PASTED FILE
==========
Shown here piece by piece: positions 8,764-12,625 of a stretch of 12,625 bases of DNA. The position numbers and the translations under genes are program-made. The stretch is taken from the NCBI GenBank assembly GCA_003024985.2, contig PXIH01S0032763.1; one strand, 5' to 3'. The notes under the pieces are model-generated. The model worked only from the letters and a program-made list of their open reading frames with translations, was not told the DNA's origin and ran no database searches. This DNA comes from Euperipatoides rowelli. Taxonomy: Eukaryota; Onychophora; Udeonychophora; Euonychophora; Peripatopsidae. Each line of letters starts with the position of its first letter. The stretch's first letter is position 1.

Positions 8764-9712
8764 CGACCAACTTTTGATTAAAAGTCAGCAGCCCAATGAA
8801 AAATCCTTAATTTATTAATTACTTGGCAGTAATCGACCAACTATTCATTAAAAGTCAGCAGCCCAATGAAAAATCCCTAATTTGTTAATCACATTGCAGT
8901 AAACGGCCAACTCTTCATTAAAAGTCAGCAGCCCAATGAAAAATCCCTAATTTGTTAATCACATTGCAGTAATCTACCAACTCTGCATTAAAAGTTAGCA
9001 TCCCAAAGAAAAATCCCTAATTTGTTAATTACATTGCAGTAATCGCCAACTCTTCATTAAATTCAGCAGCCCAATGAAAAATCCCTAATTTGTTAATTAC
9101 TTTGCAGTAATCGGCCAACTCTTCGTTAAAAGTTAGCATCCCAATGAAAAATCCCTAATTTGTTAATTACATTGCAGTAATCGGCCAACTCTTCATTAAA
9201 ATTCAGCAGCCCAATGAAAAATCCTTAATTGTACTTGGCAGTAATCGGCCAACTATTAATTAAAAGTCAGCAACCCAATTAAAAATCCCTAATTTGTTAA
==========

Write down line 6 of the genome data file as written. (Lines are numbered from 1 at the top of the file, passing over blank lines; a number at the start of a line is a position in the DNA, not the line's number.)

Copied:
9001 TCCCAAAGAAAAATCCCTAATTTGTTAATTACATTGCAGTAATCGCCAACTCTTCATTAAATTCAGCAGCCCAATGAAAAATCCCTAATTTGTTAATTAC